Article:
This is the century where medicine will become information science. All aspects of health will be quantified with the help of healthcare logistics companies. Sensors on or inside a person’s body will send physiological and behavioral data wirelessly to the Cloud where algorithms will interpret that information in the light of the person’s medical history and genetic makeup and enable individuals to monitor their own health. Continuous and connected monitoring can drive healthcare costs down by keeping people healthier, avoiding unnecessary hospitalization, and ensuring that those who need care can get it sooner.
This healthcare revolution consists of 3 big components: (1) Hardware – developing sensors and generating data, (2) Software – building the computational algorithms to turn all this data into useful insights, and (3) UX – displaying these insights in a way that is intuitive and compels both doctors and patients to act.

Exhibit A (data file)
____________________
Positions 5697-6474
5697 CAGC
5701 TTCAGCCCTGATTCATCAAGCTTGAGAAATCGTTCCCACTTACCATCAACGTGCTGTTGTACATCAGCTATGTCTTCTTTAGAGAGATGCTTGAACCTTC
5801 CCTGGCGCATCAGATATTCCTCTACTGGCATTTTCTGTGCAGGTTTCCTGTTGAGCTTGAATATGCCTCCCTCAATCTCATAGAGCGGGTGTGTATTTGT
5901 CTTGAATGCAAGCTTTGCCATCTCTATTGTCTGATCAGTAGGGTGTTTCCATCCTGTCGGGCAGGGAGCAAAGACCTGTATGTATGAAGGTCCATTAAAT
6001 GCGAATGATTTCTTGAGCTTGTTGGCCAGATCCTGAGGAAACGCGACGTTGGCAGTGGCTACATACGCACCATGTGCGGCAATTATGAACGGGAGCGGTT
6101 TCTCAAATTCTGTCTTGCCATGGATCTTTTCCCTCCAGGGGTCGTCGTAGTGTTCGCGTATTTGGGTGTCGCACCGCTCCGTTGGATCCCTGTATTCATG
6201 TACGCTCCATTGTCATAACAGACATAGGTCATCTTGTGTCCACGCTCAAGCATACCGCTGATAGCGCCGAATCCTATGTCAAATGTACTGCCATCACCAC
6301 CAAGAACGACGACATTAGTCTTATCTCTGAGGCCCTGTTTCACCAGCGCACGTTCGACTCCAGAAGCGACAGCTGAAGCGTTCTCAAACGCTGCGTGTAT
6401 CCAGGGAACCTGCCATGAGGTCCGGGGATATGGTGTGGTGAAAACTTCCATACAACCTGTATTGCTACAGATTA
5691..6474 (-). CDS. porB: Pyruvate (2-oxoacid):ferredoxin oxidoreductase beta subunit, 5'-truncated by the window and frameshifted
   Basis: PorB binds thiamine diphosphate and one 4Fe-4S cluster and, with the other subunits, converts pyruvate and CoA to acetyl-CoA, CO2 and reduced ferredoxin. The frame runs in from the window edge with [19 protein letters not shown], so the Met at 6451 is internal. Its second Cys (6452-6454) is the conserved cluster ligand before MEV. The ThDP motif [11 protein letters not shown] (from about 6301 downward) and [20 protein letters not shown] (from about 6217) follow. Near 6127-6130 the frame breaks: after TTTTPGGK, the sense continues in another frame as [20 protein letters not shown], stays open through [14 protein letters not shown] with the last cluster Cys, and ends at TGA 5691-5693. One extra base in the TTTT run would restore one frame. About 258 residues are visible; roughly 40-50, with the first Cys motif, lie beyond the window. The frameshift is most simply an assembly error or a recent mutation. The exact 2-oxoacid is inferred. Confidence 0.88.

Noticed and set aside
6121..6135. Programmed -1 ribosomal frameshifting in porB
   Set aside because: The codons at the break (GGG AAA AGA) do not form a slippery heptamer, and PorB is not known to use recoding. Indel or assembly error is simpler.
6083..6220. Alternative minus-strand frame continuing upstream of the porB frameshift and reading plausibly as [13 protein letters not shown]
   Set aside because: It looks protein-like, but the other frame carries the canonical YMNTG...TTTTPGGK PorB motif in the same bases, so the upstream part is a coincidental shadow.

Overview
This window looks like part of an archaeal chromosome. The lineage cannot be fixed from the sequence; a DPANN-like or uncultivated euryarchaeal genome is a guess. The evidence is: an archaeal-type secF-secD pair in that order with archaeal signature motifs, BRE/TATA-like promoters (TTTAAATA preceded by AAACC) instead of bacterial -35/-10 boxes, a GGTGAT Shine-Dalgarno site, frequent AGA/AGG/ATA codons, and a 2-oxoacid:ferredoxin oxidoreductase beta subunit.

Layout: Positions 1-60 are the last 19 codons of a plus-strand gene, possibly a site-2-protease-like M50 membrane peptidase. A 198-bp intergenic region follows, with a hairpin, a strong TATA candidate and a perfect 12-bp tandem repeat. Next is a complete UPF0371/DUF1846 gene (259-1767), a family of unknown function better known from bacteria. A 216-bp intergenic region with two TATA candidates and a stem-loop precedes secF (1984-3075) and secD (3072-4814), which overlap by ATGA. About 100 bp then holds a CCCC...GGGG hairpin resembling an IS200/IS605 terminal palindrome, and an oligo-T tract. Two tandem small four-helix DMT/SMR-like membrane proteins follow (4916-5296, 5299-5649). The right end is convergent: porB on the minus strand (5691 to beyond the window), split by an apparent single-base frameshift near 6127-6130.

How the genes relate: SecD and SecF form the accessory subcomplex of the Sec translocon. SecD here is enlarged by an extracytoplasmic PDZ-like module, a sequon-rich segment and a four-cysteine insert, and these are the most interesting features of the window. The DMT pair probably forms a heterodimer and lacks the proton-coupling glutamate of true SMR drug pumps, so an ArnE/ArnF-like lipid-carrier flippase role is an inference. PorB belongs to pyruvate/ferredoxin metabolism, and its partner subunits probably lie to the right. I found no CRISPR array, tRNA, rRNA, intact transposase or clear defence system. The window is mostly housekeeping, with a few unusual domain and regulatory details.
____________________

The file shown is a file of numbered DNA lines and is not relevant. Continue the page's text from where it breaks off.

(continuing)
Fueling this venn diagram of health innovation are teachings from two core fields: biology and behavior science. Biology discovers the mechanisms of disease that inform engineers what their sensors should be measuring. Behavior Science tells us how to design for human nature so that our innovations lead to the desired behavioral change.
A successful product in the connected health space must lie at the center of this venn diagram. There is currently a jungle of products in each of the individual hardware-software-UX categories. Moving forward, the products that stand out will move more and more into the overlapping regions of blended physical-and-digital space.